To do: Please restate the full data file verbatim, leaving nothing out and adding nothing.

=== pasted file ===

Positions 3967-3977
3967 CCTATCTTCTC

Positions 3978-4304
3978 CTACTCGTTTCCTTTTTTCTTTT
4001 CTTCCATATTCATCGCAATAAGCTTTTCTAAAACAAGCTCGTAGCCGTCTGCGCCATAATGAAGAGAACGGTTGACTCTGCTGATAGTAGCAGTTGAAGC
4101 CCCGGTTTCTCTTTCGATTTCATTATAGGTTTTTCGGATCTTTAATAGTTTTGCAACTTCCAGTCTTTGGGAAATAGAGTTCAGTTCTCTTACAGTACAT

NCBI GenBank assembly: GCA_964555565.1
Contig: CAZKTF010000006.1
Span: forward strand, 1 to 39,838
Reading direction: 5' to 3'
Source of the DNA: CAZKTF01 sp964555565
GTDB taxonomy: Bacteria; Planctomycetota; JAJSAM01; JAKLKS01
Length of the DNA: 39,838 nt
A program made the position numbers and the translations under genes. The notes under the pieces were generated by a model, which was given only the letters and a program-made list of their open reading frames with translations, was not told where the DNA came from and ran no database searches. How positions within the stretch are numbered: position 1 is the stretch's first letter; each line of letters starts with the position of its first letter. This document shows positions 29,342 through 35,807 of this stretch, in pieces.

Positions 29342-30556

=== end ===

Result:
Positions 3967-3977
3967 CCTATCTTCTC

Positions 3978-4304
3978 CTACTCGTTTCCTTTTTTCTTTT
4001 CTTCCATATTCATCGCAATAAGCTTTTCTAAAACAAGCTCGTAGCCGTCTGCGCCATAATGAAGAGAACGGTTGACTCTGCTGATAGTAGCAGTTGAAGC
4101 CCCGGTTTCTCTTTCGATTTCATTATAGGTTTTTCGGATCTTTAATAGTTTTGCAACTTCCAGTCTTTGGGAAATAGAGTTCAGTTCTCTTACAGTACAT

NCBI GenBank assembly: GCA_964555565.1
Contig: CAZKTF010000006.1
Span: forward strand, 1 to 39,838
Reading direction: 5' to 3'
Source of the DNA: CAZKTF01 sp964555565
GTDB taxonomy: Bacteria; Planctomycetota; JAJSAM01; JAKLKS01
Length of the DNA: 39,838 nt
A program made the position numbers and the translations under genes. The notes under the pieces were generated by a model, which was given only the letters and a program-made list of their open reading frames with translations, was not told where the DNA came from and ran no database searches. How positions within the stretch are numbered: position 1 is the stretch's first letter; each line of letters starts with the position of its first letter. This document shows positions 29,342 through 35,807 of this stretch, in pieces.

Positions 29342-30556